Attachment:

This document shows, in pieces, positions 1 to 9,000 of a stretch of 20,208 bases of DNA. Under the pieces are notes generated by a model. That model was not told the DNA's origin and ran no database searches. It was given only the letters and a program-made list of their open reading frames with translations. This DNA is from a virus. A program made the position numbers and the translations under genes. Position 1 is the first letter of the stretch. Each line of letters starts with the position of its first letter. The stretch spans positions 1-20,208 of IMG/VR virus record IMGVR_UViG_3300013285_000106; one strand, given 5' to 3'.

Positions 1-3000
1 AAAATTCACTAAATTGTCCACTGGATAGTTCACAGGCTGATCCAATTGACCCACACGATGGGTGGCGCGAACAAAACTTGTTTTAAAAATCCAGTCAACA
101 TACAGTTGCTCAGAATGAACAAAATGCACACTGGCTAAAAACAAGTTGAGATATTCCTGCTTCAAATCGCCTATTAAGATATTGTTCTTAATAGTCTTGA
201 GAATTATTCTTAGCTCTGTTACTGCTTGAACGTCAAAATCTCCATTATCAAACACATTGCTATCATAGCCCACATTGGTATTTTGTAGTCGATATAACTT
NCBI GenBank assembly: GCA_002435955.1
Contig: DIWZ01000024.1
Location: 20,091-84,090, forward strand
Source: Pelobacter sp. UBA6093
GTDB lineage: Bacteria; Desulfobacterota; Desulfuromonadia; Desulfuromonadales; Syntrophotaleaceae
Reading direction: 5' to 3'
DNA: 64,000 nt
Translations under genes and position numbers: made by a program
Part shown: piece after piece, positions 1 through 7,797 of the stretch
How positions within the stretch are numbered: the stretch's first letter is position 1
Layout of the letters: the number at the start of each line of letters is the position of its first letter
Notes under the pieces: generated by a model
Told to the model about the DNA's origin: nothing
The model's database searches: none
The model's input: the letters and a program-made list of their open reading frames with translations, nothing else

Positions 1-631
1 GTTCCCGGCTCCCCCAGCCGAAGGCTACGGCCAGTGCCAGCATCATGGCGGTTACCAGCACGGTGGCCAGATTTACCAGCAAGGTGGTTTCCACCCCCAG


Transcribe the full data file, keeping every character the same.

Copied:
This document shows, in pieces, positions 1 to 9,000 of a stretch of 20,208 bases of DNA. Under the pieces are notes generated by a model. That model was not told the DNA's origin and ran no database searches. It was given only the letters and a program-made list of their open reading frames with translations. This DNA is from a virus. A program made the position numbers and the translations under genes. Position 1 is the first letter of the stretch. Each line of letters starts with the position of its first letter. The stretch spans positions 1-20,208 of IMG/VR virus record IMGVR_UViG_3300013285_000106; one strand, given 5' to 3'.

Positions 1-3000
1 AAAATTCACTAAATTGTCCACTGGATAGTTCACAGGCTGATCCAATTGACCCACACGATGGGTGGCGCGAACAAAACTTGTTTTAAAAATCCAGTCAACA
101 TACAGTTGCTCAGAATGAACAAAATGCACACTGGCTAAAAACAAGTTGAGATATTCCTGCTTCAAATCGCCTATTAAGATATTGTTCTTAATAGTCTTGA
201 GAATTATTCTTAGCTCTGTTACTGCTTGAACGTCAAAATCTCCATTATCAAACACATTGCTATCATAGCCCACATTGGTATTTTGTAGTCGATATAACTT
NCBI GenBank assembly: GCA_002435955.1
Contig: DIWZ01000024.1
Location: 20,091-84,090, forward strand
Source: Pelobacter sp. UBA6093
GTDB lineage: Bacteria; Desulfobacterota; Desulfuromonadia; Desulfuromonadales; Syntrophotaleaceae
Reading direction: 5' to 3'
DNA: 64,000 nt
Translations under genes and position numbers: made by a program
Part shown: piece after piece, positions 1 through 7,797 of the stretch
How positions within the stretch are numbered: the stretch's first letter is position 1
Layout of the letters: the number at the start of each line of letters is the position of its first letter
Notes under the pieces: generated by a model
Told to the model about the DNA's origin: nothing
The model's database searches: none
The model's input: the letters and a program-made list of their open reading frames with translations, nothing else

Positions 1-631
1 GTTCCCGGCTCCCCCAGCCGAAGGCTACGGCCAGTGCCAGCATCATGGCGGTTACCAGCACGGTGGCCAGATTTACCAGCAAGGTGGTTTCCACCCCCAG